Monitoring the synchronization status of SQL Availability Groups replicated databases, on a replica, is very straightforward.
Synchronization state & health
SELECT DB_NAME(database_id) as [name], [synchronization_state_desc], [synchronization_health_desc], [database_state_desc] FROM sys.dm_hadr_database_replica_states;
- synchronization_state: Data-movement state
- synchronization_health: Reflects the intersection of the synchronization state of a database that is joined to the availability group on the availability replica and the availability mode of the availability replica
- database_state: database state
Synchronization date / times
SELECT DB_NAME(database_id) as [name], [last_sent_time], [last_received_time], [last_commit_time] FROM sys.dm_hadr_database_replica_states;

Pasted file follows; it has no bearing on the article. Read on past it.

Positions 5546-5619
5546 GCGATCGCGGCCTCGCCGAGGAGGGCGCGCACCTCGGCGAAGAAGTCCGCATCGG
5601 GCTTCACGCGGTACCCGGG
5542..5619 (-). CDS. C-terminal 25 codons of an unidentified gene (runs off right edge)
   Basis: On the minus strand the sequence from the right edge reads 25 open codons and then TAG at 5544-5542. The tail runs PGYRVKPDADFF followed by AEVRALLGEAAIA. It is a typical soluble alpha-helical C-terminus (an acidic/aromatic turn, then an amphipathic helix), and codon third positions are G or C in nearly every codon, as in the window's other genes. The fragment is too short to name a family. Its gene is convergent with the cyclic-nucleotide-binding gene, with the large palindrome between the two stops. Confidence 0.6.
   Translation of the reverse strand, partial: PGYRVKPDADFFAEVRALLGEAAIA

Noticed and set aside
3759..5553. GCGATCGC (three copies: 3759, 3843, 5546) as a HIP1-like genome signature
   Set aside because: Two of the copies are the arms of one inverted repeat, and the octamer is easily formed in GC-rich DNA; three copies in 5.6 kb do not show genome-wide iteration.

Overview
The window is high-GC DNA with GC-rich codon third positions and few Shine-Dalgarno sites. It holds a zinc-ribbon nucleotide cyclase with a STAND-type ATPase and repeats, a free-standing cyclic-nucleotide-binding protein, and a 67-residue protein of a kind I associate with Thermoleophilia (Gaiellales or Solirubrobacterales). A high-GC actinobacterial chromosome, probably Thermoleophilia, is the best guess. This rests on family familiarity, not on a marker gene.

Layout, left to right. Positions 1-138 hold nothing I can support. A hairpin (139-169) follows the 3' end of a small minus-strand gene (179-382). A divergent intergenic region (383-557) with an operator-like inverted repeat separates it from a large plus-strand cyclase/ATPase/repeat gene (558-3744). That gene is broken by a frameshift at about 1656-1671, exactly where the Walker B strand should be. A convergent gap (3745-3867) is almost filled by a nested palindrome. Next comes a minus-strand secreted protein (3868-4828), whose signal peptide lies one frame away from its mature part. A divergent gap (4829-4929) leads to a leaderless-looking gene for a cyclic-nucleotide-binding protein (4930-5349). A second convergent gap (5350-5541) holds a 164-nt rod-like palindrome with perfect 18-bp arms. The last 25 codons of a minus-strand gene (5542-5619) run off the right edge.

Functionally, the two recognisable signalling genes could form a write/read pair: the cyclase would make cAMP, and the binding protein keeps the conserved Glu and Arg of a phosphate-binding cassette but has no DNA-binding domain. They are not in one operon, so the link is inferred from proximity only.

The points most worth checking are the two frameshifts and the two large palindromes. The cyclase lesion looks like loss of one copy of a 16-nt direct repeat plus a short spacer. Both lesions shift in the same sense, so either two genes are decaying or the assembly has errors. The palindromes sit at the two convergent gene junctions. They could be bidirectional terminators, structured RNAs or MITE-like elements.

|DB1||2022-06-15 11:47:34.317||2022-06-15 11:47:34.317||2022-06-15 11:05:26.687|
|DB2||2022-06-15 11:47:34.180||2022-06-15 11:47:34.180||2022-06-15 11:05:28.533|
|DB3||2022-06-15 11:47:35.020||2022-06-15 11:47:35.020||2022-06-15 11:47:34.827|
- last_sent_time: Time when the last log block was sent.
- last_received_time: Time when the log block ID in last message received was read on the secondary replica.
- last_commit_time: Time corresponding to the last commit record.
What worked for me?
SELECT DB_NAME(database_id) as [name], synchronization_health_desc, DATEDIFF(MILLISECOND,last_received_time,GETDATE()) as [last_received_ms], [last_commit_time] FROM sys.dm_hadr_database_replica_states;
A combination of the above queries:
- Database name
- Health of the entire availability group
- How many milliseconds has passed from the last message received on the replica
- Last commit time on the primary database
What about secondary_lag_seconds?
The number of seconds that the secondary replica is behind the primary replica during synchronization.
It’s a great measurement, but the value is
NULL on a repilca.